Defying the 'Juncker Curse': Can Reformist Governments Be Re-Elected?

40 Pages Posted: 20 Aug 2008

See all articles by Pietro Biroli

Pietro Biroli

University of Zurich - Department of Economics

Marco Buti

European Commission, DG II

Alessandro Turrini

European Commission; Centre for Economic Policy Research (CEPR)

Paul van den Noord

Organization for Economic Co-Operation and Development (OECD)

Date Written: June 2008

Abstract

European policy makers, notably in the euro area, seem to take for granted that the electorate will punish them for bold reform in product and labour markets. This may explain why progress in the euro area has been comparatively limited. This paper posits and, using a dataset for 21 OECD countries, shows that this fear of electoral backlashes is unfounded, provided that financial markets work well. The mechanisms involved are relatively straightforward: well functioning financial markets "bring forward" future yields of structural reform to the present, thus permitting to overcome possible short-run costs. As a result, the electorate tend to reward, not punish, reformist governments. This has important implications for the design of structural reform packages, with financial market reforms being an essential ingredient beside product and labour market reforms.

Keywords: Economic and Monetary Union, electoral cycle, financial markets, structural reforms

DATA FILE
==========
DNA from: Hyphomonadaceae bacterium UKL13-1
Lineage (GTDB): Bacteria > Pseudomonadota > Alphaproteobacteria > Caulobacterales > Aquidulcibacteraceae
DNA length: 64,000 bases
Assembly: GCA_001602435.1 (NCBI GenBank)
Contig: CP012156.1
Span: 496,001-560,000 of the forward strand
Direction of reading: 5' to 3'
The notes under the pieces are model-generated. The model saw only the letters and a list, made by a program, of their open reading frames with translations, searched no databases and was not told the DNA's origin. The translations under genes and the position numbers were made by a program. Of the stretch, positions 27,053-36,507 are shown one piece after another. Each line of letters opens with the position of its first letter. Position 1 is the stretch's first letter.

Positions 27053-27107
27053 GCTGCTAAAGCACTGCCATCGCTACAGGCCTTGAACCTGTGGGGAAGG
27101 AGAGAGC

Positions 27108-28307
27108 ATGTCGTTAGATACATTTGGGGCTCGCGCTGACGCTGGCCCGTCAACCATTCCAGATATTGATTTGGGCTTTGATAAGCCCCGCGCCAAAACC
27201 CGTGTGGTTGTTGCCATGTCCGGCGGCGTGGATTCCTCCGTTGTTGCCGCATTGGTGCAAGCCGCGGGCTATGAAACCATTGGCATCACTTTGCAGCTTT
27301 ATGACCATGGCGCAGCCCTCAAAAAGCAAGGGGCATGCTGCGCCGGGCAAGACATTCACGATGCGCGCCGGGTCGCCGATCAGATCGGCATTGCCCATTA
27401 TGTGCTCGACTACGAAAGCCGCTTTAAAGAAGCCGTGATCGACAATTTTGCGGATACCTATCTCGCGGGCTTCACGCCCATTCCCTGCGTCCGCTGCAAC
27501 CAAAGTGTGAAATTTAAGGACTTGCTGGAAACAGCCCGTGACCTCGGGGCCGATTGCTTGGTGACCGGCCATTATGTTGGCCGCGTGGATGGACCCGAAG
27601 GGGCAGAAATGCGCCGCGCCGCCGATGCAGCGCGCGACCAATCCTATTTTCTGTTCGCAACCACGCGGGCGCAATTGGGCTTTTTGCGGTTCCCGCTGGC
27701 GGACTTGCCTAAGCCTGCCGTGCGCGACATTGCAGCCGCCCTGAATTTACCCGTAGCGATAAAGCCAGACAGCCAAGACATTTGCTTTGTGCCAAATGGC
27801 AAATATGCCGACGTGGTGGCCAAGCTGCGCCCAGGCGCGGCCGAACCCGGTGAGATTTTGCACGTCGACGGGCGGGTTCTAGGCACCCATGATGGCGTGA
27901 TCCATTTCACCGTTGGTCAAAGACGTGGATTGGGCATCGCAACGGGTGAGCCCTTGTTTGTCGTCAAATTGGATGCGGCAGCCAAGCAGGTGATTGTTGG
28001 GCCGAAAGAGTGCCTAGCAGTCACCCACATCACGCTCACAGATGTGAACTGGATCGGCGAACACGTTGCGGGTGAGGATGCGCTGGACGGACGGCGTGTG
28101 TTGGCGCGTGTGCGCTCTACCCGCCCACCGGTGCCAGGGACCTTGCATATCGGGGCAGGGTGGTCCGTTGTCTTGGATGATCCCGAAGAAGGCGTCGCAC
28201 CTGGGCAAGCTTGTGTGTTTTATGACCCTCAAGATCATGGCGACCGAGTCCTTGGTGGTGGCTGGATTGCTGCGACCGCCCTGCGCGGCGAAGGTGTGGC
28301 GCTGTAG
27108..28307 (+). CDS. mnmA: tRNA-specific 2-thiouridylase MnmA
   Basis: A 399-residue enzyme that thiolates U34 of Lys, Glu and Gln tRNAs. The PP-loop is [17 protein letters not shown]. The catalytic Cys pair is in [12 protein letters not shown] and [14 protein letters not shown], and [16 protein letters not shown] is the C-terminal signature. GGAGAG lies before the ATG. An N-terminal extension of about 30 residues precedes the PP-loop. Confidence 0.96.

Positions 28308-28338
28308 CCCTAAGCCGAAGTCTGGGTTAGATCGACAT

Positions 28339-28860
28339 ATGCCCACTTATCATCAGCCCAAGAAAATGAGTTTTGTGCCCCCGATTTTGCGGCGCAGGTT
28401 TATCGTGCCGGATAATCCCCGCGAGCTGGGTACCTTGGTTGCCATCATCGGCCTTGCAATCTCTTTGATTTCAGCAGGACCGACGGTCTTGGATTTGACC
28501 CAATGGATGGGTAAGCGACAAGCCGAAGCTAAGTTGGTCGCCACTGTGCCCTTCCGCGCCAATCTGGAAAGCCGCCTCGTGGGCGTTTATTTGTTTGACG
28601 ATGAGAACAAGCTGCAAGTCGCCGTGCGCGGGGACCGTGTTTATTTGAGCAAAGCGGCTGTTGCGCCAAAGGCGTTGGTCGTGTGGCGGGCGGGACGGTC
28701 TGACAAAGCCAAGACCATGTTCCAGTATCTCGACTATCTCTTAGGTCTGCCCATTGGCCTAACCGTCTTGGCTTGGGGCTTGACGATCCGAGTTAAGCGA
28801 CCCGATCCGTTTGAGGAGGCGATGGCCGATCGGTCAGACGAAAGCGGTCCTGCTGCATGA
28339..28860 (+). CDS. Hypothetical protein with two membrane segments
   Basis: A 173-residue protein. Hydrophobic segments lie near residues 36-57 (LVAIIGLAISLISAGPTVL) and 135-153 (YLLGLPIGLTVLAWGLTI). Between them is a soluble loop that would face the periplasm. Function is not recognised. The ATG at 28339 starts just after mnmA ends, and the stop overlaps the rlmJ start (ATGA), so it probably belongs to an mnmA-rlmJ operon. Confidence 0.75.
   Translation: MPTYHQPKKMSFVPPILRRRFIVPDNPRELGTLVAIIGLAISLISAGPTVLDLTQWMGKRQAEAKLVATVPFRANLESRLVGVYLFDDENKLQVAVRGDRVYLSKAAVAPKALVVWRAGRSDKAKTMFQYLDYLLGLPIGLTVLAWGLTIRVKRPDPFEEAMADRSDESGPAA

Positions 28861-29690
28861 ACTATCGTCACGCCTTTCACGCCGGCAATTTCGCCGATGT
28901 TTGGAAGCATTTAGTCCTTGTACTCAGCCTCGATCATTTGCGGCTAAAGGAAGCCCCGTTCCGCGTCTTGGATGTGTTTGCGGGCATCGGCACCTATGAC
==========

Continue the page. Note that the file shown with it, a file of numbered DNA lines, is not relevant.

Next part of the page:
JEL Classification: E61, H30, H60, H70

Suggested Citation

Biroli, Pietro and Buti, Marco and Turrini, Alessandro and van den Noord, Paul, Defying the 'Juncker Curse': Can Reformist Governments Be Re-Elected? (June 2008). CEPR Discussion Paper No. DP6875. Available at SSRN: https://ssrn.com/abstract=1240185

Pietro Biroli (Contact Author)

University of Zurich - Department of Economics ( email )

Z├╝rich
Switzerland

Marco Buti

European Commission, DG II ( email )

Rue de la Loi 200
Brussels, B-1049
Belgium
+32 2 296 2246 (Phone)
+32 2 299 3505 (Fax)

Alessandro Turrini

European Commission ( email )

Office BU-10/113
B-1049 Brussels
Belgium
+32 2 299 5072 (Phone)
+32 2 299 3505 (Fax)

Centre for Economic Policy Research (CEPR)

London
United Kingdom

Paul Van den Noord

Organization for Economic Co-Operation and Development (OECD) ( email )

Economics Department (ECO)
2 rue Andre Pascal
75775 Paris Cedex 16
France

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